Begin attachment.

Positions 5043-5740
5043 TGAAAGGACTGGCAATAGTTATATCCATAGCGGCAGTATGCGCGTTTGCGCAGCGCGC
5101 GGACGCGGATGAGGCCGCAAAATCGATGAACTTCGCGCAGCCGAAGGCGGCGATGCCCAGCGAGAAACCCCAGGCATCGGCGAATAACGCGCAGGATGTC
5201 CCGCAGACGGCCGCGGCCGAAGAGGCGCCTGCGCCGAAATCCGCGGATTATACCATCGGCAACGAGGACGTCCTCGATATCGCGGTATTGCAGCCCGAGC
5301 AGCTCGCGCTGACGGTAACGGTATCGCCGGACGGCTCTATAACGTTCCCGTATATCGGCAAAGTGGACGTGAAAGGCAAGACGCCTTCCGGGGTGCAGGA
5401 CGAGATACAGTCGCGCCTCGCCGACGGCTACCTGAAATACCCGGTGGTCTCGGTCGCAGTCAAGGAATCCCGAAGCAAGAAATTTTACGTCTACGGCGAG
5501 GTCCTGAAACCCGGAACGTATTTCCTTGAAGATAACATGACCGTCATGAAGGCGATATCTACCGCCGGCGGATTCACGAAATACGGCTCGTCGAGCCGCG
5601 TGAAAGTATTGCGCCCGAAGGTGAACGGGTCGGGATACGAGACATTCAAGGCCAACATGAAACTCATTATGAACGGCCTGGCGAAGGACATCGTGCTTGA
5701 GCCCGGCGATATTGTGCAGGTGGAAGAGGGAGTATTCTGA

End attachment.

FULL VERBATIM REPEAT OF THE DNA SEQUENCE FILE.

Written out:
Positions 5043-5740
5043 TGAAAGGACTGGCAATAGTTATATCCATAGCGGCAGTATGCGCGTTTGCGCAGCGCGC
5101 GGACGCGGATGAGGCCGCAAAATCGATGAACTTCGCGCAGCCGAAGGCGGCGATGCCCAGCGAGAAACCCCAGGCATCGGCGAATAACGCGCAGGATGTC
5201 CCGCAGACGGCCGCGGCCGAAGAGGCGCCTGCGCCGAAATCCGCGGATTATACCATCGGCAACGAGGACGTCCTCGATATCGCGGTATTGCAGCCCGAGC
5301 AGCTCGCGCTGACGGTAACGGTATCGCCGGACGGCTCTATAACGTTCCCGTATATCGGCAAAGTGGACGTGAAAGGCAAGACGCCTTCCGGGGTGCAGGA
5401 CGAGATACAGTCGCGCCTCGCCGACGGCTACCTGAAATACCCGGTGGTCTCGGTCGCAGTCAAGGAATCCCGAAGCAAGAAATTTTACGTCTACGGCGAG
5501 GTCCTGAAACCCGGAACGTATTTCCTTGAAGATAACATGACCGTCATGAAGGCGATATCTACCGCCGGCGGATTCACGAAATACGGCTCGTCGAGCCGCG
5601 TGAAAGTATTGCGCCCGAAGGTGAACGGGTCGGGATACGAGACATTCAAGGCCAACATGAAACTCATTATGAACGGCCTGGCGAAGGACATCGTGCTTGA
5701 GCCCGGCGATATTGTGCAGGTGGAAGAGGGAGTATTCTGA